The best example of a classic New England public park can be found here. In 1836, this area was a swampy triangle of land south of what is now called Lessey Street. While in town, a Philadelphia developer envisioned filling the swamp and selling the land for house lots. To prevent development from occurring, Edward Dickinson ( Emily Dikinson's father), a local merchant Luke Sweetser, and two other well to do friends jointly purchased the swampy triangle.
Dickinson, Sweetser, and the two friends turned the area into a mown, private ''open park'' ornamented with a border fence and fruit trees. In 1890, Churchill Street (then ''College Avenue'') was established as a north-south town way, splitting the original private ''open park'' into two pieces. The Sweetsers retained ownership of the western portion, while the Dickinsons kept the area on the east.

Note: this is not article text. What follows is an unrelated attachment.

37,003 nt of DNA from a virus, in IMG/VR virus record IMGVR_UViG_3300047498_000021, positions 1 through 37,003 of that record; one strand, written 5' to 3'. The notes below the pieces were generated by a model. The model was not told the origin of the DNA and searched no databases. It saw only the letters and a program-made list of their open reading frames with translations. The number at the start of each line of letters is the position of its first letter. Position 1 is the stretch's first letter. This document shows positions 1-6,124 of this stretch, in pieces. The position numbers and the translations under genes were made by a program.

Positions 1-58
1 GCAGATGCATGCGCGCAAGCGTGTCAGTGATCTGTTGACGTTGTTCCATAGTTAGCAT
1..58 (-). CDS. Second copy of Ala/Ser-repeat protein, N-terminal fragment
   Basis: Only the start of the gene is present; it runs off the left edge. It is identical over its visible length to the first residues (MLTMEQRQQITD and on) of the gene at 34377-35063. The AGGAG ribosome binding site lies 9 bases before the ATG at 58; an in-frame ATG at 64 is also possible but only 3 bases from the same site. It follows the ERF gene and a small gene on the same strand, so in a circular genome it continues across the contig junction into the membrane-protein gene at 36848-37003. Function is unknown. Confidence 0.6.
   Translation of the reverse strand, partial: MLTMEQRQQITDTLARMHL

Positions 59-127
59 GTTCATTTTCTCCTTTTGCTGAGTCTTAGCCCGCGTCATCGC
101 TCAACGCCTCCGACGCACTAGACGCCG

In 1902, the private park west of Churchill Street was donated to the Town of Amherst by Luke Sweetser's children - J. Howards and Lucy Sweetser - as an ''ornamental park'' to bear their father's name. In 1913, another well-to-do Amherst merchant, Enos Foster Cook, donated funds for a fountain in this new park. However by the late 20th century, the park had fallen into disrepair. The Cook Fountain and portions of the park were restored in the 1990's.